United States of America, Plaintiff-appellee, v. Victor Cervantes-martinez, Defendant-appellant, 39 F.3d 1189 (9th Cir. 1994)Annotate this Case
Submitted Aug. 5, 1994. *Decided Oct. 27, 1994
Before: BROWNING, FARRIS and LEAVY, Circuit Judges.
Victor Cervantes-Martinez conditionally pled guilty to illegal re-entry into the United States after having previously been convicted of aggravated and unaggravated felonies in violation of 8 U.S.C. §§ 1326(a) and (b). He appeals (1) the district court's denial of his motion to suppress, (2) the district court's decision to apply the 1991 Sentencing Guidelines, (3) his sentence in excess of two years, and (4) the district court's imposition of a sentence in the middle of the Guidelines range. We have jurisdiction pursuant to 28 U.S.C. § 1291.
A trial court's denial of a motion to suppress is reviewed de novo. United States v. Lillard, 929 F.2d 500, 502 (9th Cir. 1991). The government acknowledges that Cervantes' arrest was unlawful because it was made without a warrant.
Cervantes' argument that information contained in his INS file and his in-court identification should have been suppressed is foreclosed by our recent decision in United States v. Guzman-Bruno, No. 93-50376, slip op. at 11568 (9th Cir. Sept. 23, 1994) (" [D]istrict court did not err when it held that neither Guzman-Bruno's identity nor the records of his previous convictions and deportations could be suppressed as a result of [an] illegal arrest.").
The district court held that Cervantes' post-arrest statements were admissible under the attenuation doctrine in Brown v. Illinois, 422 U.S. 590 (1975). We need not determine whether the attenuation test in Brown was satisfied because we conclude that Cervantes' statements were admissible under New York v. Harris, 495 U.S. 14 (1990). See United States v. Johnson, 820 F.2d 1065, 1072 n. 7 (9th Cir. 1987) (denial of motion to suppress can be affirmed on any basis fairly supported by the record). In Harris, the arresting officers arrested the defendant inside his home without a warrant. They had probable cause to make the arrest. The Court held that
[b]ecause the officers had probable cause to arrest Harris for a crime, Harris was not unlawfully in custody when he was removed to the station house, given Miranda warnings, and allowed to talk.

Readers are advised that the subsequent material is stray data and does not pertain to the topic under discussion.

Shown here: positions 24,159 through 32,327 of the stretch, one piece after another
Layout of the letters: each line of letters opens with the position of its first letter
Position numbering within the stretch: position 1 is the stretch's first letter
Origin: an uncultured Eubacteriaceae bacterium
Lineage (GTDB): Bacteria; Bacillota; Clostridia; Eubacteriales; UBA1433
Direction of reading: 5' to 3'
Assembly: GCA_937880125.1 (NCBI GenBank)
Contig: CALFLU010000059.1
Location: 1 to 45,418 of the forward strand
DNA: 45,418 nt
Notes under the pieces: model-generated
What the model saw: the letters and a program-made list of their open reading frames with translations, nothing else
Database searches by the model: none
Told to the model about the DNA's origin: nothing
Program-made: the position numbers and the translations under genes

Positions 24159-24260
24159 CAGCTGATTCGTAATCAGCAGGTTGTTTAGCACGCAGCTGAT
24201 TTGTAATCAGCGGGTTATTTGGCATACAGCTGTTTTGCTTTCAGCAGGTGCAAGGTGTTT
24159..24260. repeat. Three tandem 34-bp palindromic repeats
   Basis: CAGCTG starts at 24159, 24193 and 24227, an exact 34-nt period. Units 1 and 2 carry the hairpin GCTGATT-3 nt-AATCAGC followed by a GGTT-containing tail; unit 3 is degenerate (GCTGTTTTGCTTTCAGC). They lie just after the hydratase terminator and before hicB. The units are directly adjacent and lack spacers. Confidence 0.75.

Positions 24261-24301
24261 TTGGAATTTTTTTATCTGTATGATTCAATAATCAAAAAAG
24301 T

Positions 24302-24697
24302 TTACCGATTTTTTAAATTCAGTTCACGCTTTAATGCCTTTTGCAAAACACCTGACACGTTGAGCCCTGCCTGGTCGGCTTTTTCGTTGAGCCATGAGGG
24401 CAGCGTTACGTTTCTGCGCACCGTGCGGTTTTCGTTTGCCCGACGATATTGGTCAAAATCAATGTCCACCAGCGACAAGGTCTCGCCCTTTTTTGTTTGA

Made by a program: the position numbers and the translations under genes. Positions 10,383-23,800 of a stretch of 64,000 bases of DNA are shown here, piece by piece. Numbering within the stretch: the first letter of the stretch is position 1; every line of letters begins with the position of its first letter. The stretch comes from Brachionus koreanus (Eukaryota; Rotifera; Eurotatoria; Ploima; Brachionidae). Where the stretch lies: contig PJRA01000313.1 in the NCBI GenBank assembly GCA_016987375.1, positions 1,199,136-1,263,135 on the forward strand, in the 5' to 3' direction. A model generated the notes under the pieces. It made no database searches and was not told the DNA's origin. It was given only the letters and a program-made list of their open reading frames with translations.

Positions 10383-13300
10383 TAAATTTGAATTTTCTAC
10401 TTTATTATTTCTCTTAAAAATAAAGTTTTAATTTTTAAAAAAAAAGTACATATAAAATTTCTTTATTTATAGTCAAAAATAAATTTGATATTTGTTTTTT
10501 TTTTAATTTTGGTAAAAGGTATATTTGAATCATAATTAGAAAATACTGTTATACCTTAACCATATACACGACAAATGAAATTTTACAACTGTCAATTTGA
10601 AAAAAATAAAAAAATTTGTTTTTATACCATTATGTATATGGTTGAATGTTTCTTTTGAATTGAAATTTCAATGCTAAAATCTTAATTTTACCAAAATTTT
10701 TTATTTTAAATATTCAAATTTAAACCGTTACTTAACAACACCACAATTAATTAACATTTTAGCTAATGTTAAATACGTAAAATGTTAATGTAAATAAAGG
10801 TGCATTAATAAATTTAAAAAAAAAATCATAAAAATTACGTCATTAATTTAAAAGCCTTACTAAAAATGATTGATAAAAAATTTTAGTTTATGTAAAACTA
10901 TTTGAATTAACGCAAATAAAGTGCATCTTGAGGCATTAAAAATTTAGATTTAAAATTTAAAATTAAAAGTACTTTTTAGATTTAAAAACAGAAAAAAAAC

495 U.S. at 18. Here, like Harris, the arresting officers had probable cause to arrest Cervantes. Since the officers "had a justification to question [Cervantes] prior to his arrest, ... his subsequent statement was not an exploitation of the [illegal arrest]." Id. at 19. His statement was not "the product of illegal governmental activity." Id.
II. Applicability of November 1, 1991 Sentencing Guidelines
Cervantes argues that the district court should have sentenced him under the November 1, 1990 Guidelines because his crime was "complete" prior to the effective date of the November 1, 1991 Guidelines. His argument is foreclosed by our decision in Guzman-Bruno, where we held that " [a] violation of 8 U.S.C. § 1326 for being found in the United States after a prior deportation is a continuing offense which continues so long as the alien remains in the country." Guzman-Bruno, slip op. at 11570. Cervantes continued to violate Sec. 1326 until he was arrested in September 1992. Id. The district court correctly determined that the November 1, 1991 Guidelines applied.
Cervantes argues that because INS Form I-294 incorrectly informed him that he faced a maximum sentence of two years if he re-entered the United States, the government should be equitably estopped from seeking a sentence in excess of two years. We rejected an identical argument in United States v. Ullyses-Salazar, No. 93-50144, slip op. at 6549-6552 (9th Cir. June 20, 1994).
In Ullyses-Salazar, we did not decide whether a defendant who relied on INS Form I-294 could be eligible for a downward departure in his sentence. See id., slip op. at 6552. Cervantes claims that he relied on Form I-294. However, he did not request a downward departure based on that reliance. Further, even if he had made such a request, we are satisfied that the district court's factual finding that Cervantes did not rely on Form I-294 is supported by the record.
Cervantes argues that the district court erred in concluding that he participated in an escape attempt. We lack jurisdiction to decide the question because Cervantes' sentence (83 months) was within the range prescribed by the Sentencing Guidelines (77-96 months). See United States v. Pelayo-Bautista, 907 F.2d 99, 101 (9th Cir. 1990).